Wash. Planners Looking to Cut Columbia River Project

Mon June 15, 2009 - West Edition
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VANCOUVER, Wash. (AP) The Washington State Department of Transportation’s regional administrator said there may not be enough money to build a bridge, freeway and transit project in southwest Washington costing $4 billion or more.

Don Wagner told The Columbian that planners and engineers are looking to cut costs on the multibillion-dollar Columbia River Crossing project.

He said the possible cuts include delaying one or more of the interchange projects and slicing off a bridge lane in each direction.

Wagner doesn’t believe it’s politically possible to replace the Interstate 5 Bridge without extending light rail into Vancouver, Wash. He predicted the crossing project would be on “life support” if voters shoot down a light-rail measure.

Wagner said despite the obstacles, there are benefits to replacing the I-5 Bridge, namely a 70 percent to 90 percent easing of congestion at one of the region’s most notorious bottlenecks.

He said removing a bridge lane would save about $150 million.

Between $200 million to $300 million could be trimmed from the budget if overhauling the state Highway 500 interchange was delayed, and another $400 million to $500 million could be saved if the Marine Drive interchange in Oregon wasn’t rebuilt, he said.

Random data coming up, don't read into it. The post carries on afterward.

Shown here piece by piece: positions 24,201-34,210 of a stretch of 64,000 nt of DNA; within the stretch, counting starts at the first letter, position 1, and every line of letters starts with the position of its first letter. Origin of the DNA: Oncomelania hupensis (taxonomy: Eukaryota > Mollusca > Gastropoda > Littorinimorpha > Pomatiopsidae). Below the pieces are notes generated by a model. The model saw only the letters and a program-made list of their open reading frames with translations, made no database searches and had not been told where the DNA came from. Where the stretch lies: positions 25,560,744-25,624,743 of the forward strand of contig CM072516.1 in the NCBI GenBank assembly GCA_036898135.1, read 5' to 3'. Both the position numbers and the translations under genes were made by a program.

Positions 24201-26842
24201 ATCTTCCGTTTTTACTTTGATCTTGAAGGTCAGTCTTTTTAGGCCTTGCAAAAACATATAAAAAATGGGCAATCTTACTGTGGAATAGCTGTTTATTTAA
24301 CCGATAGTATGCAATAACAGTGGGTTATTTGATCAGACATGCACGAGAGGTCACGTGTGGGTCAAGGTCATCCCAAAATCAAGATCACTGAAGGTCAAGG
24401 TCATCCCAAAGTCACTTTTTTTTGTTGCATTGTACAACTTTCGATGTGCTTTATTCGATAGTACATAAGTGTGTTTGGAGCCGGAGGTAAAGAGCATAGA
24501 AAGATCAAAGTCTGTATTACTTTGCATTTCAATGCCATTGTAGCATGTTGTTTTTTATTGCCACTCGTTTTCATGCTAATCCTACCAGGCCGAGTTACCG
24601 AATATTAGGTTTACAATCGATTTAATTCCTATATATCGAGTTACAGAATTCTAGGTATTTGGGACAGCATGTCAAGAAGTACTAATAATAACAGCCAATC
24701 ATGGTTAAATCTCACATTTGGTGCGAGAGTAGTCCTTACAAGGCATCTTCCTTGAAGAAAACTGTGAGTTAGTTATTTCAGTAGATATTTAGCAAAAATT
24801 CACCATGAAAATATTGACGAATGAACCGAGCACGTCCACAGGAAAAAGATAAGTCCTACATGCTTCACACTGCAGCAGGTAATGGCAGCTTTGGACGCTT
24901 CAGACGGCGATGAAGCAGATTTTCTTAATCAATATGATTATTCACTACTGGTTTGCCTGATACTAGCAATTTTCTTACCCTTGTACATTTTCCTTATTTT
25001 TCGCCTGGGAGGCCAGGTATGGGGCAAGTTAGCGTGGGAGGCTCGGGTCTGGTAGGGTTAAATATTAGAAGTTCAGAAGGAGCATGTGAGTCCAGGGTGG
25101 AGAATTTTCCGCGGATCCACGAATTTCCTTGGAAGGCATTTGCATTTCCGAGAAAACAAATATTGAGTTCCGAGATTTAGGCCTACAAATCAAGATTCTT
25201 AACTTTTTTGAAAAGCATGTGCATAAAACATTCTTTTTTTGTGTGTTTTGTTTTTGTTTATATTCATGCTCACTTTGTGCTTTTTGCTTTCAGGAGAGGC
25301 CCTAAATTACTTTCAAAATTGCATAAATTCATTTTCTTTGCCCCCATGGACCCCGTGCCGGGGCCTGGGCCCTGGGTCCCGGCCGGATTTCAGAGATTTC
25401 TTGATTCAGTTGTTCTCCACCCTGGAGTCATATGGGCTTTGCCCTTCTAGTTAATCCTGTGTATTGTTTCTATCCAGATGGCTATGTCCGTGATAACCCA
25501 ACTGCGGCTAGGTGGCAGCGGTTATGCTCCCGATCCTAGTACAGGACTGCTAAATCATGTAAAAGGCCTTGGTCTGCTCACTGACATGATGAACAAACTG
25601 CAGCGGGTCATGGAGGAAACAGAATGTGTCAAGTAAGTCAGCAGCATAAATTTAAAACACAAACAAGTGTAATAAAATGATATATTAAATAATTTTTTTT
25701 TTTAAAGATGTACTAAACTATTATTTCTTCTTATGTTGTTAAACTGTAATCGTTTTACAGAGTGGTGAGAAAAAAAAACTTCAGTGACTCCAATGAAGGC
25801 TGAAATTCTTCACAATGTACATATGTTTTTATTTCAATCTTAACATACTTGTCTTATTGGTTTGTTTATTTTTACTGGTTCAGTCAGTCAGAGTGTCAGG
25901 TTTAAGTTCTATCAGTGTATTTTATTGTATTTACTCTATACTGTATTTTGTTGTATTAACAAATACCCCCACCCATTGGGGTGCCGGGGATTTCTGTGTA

But Wagner said saving another $750 million by killing light rail isn’t going to happen.

Although there is no requirement for a public vote on Washington state or Oregon building a replacement bridge or imposing tolls that could cost commuters more than $1,000 a year, a vote will be needed on one or more aspects of light rail.

The federal government is expected to cover all construction costs, but C-Tran will need a sales tax increase or some other revenue boost to subsidize light-rail operations and maintenance. Fares alone won’t cover those costs.

State law requires voter approval of a high-capacity transit system and financing plan, a requirement that must be met regardless of how construction and operating costs are paid.

Wagner said the existing I-5 spans, opened in 1917 and 1958, are structurally solid.

But a major earthquake could be disastrous because the bridge is built on 60-ft. wood piles driven into the bed of the Columbia River, Wagner said.




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